The roads are slick but my coffee is warm and today's high temp is several degrees above zero- no small thing this time of year.
Let's just get this out of the way: middle school. I hated it the first time, and I'm not exactly pleased with it the second. Not that I have to traverse its halls every day; no, that falls to Daughter now. All we have to do is deal with the emotional fallout every evening, which is super. Basically it's a continuation of elementary school: learning how to get along with a set of diverse human beings markedly different from yourself, but now, with hormones!
One of the good things we're finding about middle school is that there are increased extracurricular opportunities for our less than athletically- inclined eldest child. When they're younger, around here kids can do sports, or they can do 4-H, or they can do sports. Now Adelaide is venturing out into the wilds of jazz band and choir, the latter of which includes a school musical this spring. This is proving to be a learning experience for us all.
These wee seventh graders are undertaking a production of Beauty and the Beast, Jr. What makes it a "Junior" version, you ask? Not a clue. No kissing at the end? Gaston doesn't swallow a bunch of whole eggs? All of the participants freak out about having to touch each other, even while playing a part in a stage production? I mean, pick one. Adelaide auditioned for several roles, but we all breathed a sigh of relief when she got her part of choice- that of Lumiere- because she had gone to great pains to reassure us that her life would be OVER if she was cast as pretty much anything else. A teeny, tiny, masochistic part of me hoped that she would get a different part as all this kind of talk was communicating to me that she has much to learn about being a gracious loser and making the best out of less than ideal conditions. Honestly, though, that lesson has been hammered home in other parts of her life (field day every single spring, and P.E. several days per week), so mostly I was happy for her and the peace of our family's life when she got the part.
What I didn't consider upon first hearing her joyous news, however, was the costume.
Here are five facts: We are providing Adelaide's costume. We do not want to pay a million dollars for it. We do not want to pay a hundred dollars for it. As a matter of fact, we want to pay a small percentage of that hundred. We also do not want to dedicate every spare minute to creating this costume.
Those five facts do not coexist in harmony.
So here's what we have so far: gold leggings. A gold bowtie. A men's suit jacket from Goodwill. An excess of confidence in my tailoring abilities.
We still need a bunch of things, but chief and most worrisome among these are her candlesticks.
Are you now remembering that Lumiere is a candlestick? Daughter Dearest has to keep her hands up by her head for the bulk of the musical, arms at 90-degree angles, which will surely make for tired shoulders but whatever, okay, that's her problem, and besides, she's twelve, she'll bounce back in right around 20 minutes, no matter how sore she gets.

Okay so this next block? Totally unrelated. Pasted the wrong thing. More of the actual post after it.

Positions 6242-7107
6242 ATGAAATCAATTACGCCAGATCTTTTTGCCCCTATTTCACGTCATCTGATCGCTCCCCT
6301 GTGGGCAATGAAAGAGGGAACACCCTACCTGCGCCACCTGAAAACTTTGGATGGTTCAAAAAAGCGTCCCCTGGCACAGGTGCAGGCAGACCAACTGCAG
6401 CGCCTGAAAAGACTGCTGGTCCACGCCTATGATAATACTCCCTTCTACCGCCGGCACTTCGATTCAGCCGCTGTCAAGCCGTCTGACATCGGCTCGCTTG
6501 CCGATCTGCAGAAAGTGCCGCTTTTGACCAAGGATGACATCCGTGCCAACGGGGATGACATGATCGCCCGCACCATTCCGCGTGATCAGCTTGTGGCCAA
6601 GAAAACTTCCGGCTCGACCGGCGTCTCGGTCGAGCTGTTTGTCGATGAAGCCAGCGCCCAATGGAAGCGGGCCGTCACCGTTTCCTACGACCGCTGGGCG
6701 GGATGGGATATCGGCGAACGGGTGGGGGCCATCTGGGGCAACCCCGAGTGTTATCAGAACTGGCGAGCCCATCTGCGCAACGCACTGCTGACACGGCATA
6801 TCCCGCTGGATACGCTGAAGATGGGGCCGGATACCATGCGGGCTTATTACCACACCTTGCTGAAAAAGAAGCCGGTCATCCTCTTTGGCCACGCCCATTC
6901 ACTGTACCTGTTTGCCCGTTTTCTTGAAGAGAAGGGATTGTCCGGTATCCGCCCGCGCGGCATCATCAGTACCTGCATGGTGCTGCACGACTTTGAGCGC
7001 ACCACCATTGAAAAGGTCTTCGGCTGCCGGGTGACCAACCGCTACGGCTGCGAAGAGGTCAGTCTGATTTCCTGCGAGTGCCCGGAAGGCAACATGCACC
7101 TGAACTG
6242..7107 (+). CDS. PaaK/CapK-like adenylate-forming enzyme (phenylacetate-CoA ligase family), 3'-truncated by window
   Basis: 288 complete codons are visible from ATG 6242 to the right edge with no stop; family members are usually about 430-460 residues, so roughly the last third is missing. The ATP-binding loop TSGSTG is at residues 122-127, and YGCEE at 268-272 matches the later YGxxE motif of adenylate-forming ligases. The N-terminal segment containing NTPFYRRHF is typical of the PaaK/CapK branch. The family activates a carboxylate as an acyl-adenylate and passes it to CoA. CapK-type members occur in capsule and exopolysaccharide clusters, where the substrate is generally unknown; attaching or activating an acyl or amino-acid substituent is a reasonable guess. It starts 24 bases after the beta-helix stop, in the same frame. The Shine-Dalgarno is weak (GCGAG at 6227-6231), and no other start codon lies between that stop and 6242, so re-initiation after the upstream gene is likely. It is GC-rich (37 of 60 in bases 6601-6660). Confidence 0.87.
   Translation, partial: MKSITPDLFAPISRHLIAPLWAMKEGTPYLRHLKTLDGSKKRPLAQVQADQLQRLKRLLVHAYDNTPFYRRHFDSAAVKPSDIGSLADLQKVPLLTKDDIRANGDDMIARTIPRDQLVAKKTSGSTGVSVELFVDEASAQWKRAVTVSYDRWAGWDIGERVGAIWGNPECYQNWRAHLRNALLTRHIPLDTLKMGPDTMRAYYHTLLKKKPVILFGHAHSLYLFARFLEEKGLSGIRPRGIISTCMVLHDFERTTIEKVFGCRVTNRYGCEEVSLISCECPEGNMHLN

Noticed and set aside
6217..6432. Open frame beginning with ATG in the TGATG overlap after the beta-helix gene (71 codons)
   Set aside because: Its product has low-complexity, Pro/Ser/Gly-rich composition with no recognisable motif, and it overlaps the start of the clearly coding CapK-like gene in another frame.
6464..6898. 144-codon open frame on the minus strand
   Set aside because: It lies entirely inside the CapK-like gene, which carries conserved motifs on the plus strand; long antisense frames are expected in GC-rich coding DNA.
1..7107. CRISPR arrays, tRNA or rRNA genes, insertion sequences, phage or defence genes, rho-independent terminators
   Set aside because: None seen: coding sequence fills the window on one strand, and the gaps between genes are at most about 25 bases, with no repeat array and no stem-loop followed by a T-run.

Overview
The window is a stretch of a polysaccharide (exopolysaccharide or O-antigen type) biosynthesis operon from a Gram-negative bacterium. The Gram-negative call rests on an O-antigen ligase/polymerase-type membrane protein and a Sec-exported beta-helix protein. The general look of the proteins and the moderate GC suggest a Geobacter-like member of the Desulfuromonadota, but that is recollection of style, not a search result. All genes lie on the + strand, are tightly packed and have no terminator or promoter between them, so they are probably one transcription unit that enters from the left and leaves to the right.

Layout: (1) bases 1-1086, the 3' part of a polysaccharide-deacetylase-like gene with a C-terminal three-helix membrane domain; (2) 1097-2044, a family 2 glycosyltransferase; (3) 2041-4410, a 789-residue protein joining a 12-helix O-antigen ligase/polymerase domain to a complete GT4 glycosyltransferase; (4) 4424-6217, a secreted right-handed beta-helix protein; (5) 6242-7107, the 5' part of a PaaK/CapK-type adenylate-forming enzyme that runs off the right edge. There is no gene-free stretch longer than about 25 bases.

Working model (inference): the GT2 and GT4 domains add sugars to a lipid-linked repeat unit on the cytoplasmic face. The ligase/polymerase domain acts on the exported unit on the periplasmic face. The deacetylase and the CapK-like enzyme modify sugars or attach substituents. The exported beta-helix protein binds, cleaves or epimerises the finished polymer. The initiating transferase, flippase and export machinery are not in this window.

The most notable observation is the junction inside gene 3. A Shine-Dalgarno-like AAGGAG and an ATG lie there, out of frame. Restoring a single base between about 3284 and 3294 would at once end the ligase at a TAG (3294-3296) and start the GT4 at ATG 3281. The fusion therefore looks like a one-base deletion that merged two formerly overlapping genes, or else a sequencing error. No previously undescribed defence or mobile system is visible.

On both those hands need to be fake melting candles, with fake flames, big enough to be seen by the audience, oh, and mom, I'd really really like it if they actually lit up!
Google returned disturbingly few helpful results. I can either make something that takes one hour and looks like trash, or I can go to a trade school, become a licensed electrician, and only then be able to follow along with the Lumiere costume how-to YouTube videos I found.
The closest thing I found to any kind of middle ground is this:
First of all, I don't plan on making a candle for her hat, because I believe in setting healthy boundaries. Second of all, I found this via a google image search, but the description on how to make it was cut off, and when I tried to find the original image and website, it was no longer available. So what I know is that I need oatmeal containers, sour cream containers, small plastic plates, white paint, hot glue (for the wax drippings), and gold tape. What I can't figure out is how they made that flame! Papier mache? (Mentally add your own accent marks to that second word, there, I don't have time to copy and paste- I have to turn our twelve year old into a candle! A french candle!) Balloons? A good old-fashioned Catholic miracle? Who knows?!
I also don't know how she's going to keep those on her hands. Lumiere does a fair amount of gesticulating, and as comical as it would be to me if one of her candles flew off and hit the Beast in the face, I'm pretty sure she would be mortified, so I need to figure out some kind of internal handhold. And making them light up? Do I mount little LED flashlights in there? Incandescent flashlights so that there's a potential for a real fire? (Exciting!) Fairy lights wrapped around that flame I still can't figure out?
I'm sure we'll finagle some kind of solution, but for now my plan is to craft something absolutely horrendous-looking in the next week, convince her this is the final draft, then let her persuade me into trying again so that whatever we actually end up with will come as a relief and look satisfactory to her eyes. See also: my entire parenting philosophy.